Large-cap funds are those funds that invest a larger proportion of their corpus in companies with large market capitalisation.
Mid-cap funds are a type of equity mutual funds that invest in mid-sized companies. According to the norms, companies that are ranked from 101 onwards till 250 based on their market capitalization are categorized as mid-cap companies.
Small-cap funds invest a major portion of their investible corpus into equity of small-cap companies.
Equity Linked Saving Schemes (ELSS), popularly known as tax saving mutual funds, are equity-oriented mutual funds. These funds come with a lock-in period of 3 years and qualify for a tax deduction of up to Rs 1.5 lakh per financial year under Section 80C.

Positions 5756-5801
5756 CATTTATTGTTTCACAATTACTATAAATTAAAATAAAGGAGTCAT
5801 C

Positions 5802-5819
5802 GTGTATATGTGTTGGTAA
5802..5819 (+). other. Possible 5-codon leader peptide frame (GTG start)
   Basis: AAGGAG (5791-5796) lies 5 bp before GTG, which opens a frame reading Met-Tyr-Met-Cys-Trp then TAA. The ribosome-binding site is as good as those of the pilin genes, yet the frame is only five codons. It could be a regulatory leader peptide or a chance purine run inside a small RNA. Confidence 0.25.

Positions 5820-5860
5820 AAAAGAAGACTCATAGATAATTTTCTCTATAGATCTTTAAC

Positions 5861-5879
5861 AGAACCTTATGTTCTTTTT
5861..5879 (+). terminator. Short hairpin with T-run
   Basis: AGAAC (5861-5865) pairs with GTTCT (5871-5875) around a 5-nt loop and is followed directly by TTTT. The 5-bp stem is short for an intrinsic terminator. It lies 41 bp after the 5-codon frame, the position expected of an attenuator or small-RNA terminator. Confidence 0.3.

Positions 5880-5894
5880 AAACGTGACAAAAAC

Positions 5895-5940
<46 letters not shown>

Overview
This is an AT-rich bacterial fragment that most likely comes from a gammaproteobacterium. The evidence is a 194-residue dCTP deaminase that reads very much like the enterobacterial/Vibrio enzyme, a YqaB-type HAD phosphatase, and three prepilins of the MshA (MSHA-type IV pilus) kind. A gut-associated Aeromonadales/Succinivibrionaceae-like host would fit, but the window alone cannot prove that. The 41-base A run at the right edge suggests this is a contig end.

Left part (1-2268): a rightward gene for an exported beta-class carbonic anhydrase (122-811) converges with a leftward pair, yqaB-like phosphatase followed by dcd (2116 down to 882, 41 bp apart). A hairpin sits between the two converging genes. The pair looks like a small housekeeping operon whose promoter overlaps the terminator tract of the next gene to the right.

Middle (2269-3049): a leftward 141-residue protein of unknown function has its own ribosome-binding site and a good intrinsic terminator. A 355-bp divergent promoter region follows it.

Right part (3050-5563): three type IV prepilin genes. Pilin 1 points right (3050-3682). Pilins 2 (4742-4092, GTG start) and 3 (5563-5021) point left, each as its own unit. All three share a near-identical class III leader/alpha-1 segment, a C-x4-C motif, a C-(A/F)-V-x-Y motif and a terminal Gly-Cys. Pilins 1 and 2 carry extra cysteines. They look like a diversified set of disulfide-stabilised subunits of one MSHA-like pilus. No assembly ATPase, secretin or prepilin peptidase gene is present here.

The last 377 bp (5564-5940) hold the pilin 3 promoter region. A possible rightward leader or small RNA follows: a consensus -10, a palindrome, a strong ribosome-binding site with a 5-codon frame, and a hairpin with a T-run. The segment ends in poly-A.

Balanced Advantage Funds are free to manage their exposure to equity and debt instruments without any caps. These funds change their exposure to equity and debt instruments as per the changing equity valuations with the help proprietary models.
Mutual Funds which are listed and traded on stock exchanges like shares are known as Exchange Traded Funds better known as ETFs.
Short duration funds are debt funds that invest in debt and money market securities such that the duration of the fund portfolio is between 1 to 3 years.
Low duration funds are debt funds that invest in short term debt securities between 6 to 12 months.
Ultra Short Duration Funds are debt funds that lend to companies for a period of 3 to 6 months.
Liquid Fund is a debt fund that invests in fixed-income instruments like commercial paper, government securities, treasury bills, etc. with a maturity of up to 91 days. The net asset value or NAV of a liquid fund is calculated for 365 days. Further, investors can get their withdrawals processed within 24 hours. These funds carry the lowest interest-rate risk. Based on 9-month returns with AUM size of more than Rs 1,000 crore.
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